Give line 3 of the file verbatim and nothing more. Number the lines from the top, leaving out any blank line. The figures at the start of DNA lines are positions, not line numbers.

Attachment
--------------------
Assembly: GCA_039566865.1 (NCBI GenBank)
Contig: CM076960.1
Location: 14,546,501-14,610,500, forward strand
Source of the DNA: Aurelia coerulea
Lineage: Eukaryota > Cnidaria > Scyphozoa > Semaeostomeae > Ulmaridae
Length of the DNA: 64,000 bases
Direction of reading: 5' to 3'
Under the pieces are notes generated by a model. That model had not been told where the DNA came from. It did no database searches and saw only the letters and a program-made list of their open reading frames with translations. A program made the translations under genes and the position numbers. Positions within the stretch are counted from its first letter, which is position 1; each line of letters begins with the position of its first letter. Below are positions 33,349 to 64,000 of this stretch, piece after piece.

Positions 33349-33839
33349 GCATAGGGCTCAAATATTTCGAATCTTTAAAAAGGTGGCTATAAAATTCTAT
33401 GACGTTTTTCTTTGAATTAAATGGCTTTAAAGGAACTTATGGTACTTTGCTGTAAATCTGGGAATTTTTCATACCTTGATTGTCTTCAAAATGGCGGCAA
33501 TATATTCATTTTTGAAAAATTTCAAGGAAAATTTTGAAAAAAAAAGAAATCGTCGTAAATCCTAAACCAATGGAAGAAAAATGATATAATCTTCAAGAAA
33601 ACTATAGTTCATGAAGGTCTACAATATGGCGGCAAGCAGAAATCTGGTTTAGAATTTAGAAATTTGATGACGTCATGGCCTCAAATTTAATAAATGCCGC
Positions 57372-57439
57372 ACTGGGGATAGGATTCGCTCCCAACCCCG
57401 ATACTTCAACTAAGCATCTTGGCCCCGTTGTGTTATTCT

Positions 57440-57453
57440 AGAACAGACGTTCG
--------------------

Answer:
Location: 14,546,501-14,610,500, forward strand